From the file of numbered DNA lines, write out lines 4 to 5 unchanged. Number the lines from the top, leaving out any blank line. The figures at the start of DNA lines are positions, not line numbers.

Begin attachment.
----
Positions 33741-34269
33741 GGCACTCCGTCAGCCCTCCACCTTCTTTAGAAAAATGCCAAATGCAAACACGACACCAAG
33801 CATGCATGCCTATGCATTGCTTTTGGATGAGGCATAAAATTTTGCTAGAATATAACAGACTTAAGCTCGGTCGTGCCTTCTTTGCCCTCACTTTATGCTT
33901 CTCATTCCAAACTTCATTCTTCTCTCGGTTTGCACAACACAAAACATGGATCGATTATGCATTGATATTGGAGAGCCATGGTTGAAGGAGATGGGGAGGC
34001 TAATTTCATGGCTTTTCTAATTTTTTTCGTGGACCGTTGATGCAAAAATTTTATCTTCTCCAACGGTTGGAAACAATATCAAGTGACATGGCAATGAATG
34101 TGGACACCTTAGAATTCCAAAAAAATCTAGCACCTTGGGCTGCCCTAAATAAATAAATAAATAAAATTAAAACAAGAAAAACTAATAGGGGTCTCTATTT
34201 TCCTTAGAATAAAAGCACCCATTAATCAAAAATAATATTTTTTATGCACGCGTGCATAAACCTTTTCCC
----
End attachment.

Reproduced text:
33901 CTCATTCCAAACTTCATTCTTCTCTCGGTTTGCACAACACAAAACATGGATCGATTATGCATTGATATTGGAGAGCCATGGTTGAAGGAGATGGGGAGGC
34001 TAATTTCATGGCTTTTCTAATTTTTTTCGTGGACCGTTGATGCAAAAATTTTATCTTCTCCAACGGTTGGAAACAATATCAAGTGACATGGCAATGAATG